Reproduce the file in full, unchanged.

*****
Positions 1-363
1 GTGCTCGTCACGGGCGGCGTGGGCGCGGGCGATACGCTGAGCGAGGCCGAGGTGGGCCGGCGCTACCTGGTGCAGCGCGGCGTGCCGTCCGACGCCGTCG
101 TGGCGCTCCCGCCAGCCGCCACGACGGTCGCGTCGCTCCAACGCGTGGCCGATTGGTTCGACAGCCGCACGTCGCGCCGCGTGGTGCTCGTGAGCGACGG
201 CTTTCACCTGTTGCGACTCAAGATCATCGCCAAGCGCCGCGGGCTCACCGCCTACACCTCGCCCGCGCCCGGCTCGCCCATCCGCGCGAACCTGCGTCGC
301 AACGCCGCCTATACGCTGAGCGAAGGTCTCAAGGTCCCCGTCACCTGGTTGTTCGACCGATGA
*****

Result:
Positions 1-363
1 GTGCTCGTCACGGGCGGCGTGGGCGCGGGCGATACGCTGAGCGAGGCCGAGGTGGGCCGGCGCTACCTGGTGCAGCGCGGCGTGCCGTCCGACGCCGTCG
101 TGGCGCTCCCGCCAGCCGCCACGACGGTCGCGTCGCTCCAACGCGTGGCCGATTGGTTCGACAGCCGCACGTCGCGCCGCGTGGTGCTCGTGAGCGACGG
201 CTTTCACCTGTTGCGACTCAAGATCATCGCCAAGCGCCGCGGGCTCACCGCCTACACCTCGCCCGCGCCCGGCTCGCCCATCCGCGCGAACCTGCGTCGC
301 AACGCCGCCTATACGCTGAGCGAAGGTCTCAAGGTCCCCGTCACCTGGTTGTTCGACCGATGA